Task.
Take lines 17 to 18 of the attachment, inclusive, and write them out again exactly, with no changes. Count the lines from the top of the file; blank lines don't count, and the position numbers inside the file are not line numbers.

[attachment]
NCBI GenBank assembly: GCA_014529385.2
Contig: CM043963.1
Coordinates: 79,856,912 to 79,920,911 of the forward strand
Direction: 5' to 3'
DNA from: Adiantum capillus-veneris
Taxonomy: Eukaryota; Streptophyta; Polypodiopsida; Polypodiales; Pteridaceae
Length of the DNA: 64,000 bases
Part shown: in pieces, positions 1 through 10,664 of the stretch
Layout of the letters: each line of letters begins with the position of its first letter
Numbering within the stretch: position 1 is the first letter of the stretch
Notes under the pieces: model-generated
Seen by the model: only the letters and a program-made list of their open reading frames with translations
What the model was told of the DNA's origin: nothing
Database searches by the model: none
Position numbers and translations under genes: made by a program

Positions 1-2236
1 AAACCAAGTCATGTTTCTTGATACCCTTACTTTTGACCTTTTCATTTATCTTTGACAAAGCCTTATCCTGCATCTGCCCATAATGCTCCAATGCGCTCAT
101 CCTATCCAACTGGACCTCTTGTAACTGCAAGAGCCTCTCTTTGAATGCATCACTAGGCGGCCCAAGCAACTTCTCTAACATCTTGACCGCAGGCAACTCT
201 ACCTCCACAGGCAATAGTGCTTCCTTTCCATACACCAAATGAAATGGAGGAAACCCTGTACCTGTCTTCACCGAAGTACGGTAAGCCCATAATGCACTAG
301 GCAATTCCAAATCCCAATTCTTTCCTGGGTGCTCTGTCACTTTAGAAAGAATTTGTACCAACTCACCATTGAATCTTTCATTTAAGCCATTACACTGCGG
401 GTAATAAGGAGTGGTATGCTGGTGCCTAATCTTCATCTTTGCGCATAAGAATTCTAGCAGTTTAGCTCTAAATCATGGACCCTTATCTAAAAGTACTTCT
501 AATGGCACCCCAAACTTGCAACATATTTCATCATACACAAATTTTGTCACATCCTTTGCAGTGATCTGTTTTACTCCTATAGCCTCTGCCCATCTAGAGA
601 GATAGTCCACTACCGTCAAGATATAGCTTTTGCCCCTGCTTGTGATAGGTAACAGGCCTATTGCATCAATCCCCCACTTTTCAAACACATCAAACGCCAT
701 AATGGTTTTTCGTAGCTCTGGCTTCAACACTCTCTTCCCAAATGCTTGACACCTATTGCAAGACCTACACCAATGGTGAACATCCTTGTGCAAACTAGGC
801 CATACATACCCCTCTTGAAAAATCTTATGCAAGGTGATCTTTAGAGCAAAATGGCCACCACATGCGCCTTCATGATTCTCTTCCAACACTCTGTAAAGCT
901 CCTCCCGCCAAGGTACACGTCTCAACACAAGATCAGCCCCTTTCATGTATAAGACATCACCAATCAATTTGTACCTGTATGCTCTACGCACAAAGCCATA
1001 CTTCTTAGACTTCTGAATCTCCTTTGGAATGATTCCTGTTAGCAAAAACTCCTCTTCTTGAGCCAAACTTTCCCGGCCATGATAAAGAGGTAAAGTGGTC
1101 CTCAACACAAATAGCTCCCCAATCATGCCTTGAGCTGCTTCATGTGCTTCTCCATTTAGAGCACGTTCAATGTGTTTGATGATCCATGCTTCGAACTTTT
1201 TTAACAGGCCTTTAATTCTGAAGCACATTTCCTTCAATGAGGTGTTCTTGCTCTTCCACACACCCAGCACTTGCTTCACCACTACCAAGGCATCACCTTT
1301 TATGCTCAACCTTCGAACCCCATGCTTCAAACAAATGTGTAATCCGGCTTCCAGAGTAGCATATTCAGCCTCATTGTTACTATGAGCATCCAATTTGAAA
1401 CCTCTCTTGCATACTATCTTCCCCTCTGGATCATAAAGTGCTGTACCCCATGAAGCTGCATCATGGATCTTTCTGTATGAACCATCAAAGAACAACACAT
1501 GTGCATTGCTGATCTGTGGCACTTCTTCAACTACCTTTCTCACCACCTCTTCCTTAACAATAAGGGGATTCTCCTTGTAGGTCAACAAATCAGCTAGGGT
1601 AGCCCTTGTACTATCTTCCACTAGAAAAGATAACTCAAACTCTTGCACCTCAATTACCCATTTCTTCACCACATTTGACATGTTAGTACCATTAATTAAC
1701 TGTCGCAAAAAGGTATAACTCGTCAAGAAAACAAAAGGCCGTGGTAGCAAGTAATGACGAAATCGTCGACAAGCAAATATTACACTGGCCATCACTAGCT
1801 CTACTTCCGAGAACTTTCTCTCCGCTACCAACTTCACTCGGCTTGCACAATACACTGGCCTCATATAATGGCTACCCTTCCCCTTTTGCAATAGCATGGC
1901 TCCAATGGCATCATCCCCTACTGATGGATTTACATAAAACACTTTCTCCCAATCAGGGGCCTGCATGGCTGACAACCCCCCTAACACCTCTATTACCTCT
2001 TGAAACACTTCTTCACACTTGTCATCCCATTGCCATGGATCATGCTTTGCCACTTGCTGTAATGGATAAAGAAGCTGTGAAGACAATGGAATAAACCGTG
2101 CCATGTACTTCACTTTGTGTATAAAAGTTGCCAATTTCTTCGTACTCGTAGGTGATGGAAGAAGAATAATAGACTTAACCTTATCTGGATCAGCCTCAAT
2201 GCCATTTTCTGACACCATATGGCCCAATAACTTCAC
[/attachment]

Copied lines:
1 AAACCAAGTCATGTTTCTTGATACCCTTACTTTTGACCTTTTCATTTATCTTTGACAAAGCCTTATCCTGCATCTGCCCATAATGCTCCAATGCGCTCAT
101 CCTATCCAACTGGACCTCTTGTAACTGCAAGAGCCTCTCTTTGAATGCATCACTAGGCGGCCCAAGCAACTTCTCTAACATCTTGACCGCAGGCAACTCT